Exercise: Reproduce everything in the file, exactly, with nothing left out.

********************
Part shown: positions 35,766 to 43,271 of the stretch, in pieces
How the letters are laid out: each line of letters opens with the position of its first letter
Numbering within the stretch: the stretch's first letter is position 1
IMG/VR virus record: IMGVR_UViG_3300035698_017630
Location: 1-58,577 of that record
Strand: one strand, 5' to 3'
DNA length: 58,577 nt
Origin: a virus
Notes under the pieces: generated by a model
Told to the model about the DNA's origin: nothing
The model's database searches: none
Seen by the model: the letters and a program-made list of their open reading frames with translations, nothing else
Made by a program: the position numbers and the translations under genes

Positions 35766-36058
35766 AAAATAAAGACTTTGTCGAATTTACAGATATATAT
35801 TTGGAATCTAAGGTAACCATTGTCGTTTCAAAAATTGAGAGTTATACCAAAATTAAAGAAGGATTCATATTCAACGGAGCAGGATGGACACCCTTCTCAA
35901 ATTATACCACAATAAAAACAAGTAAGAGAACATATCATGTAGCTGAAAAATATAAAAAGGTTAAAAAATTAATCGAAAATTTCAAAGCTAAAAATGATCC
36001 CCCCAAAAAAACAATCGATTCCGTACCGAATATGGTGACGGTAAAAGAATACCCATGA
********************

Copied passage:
Part shown: positions 35,766 to 43,271 of the stretch, in pieces
How the letters are laid out: each line of letters opens with the position of its first letter
Numbering within the stretch: the stretch's first letter is position 1
IMG/VR virus record: IMGVR_UViG_3300035698_017630
Location: 1-58,577 of that record
Strand: one strand, 5' to 3'
DNA length: 58,577 nt
Origin: a virus
Notes under the pieces: generated by a model
Told to the model about the DNA's origin: nothing
The model's database searches: none
Seen by the model: the letters and a program-made list of their open reading frames with translations, nothing else
Made by a program: the position numbers and the translations under genes

Positions 35766-36058
35766 AAAATAAAGACTTTGTCGAATTTACAGATATATAT
35801 TTGGAATCTAAGGTAACCATTGTCGTTTCAAAAATTGAGAGTTATACCAAAATTAAAGAAGGATTCATATTCAACGGAGCAGGATGGACACCCTTCTCAA
35901 ATTATACCACAATAAAAACAAGTAAGAGAACATATCATGTAGCTGAAAAATATAAAAAGGTTAAAAAATTAATCGAAAATTTCAAAGCTAAAAATGATCC
36001 CCCCAAAAAAACAATCGATTCCGTACCGAATATGGTGACGGTAAAAGAATACCCATGA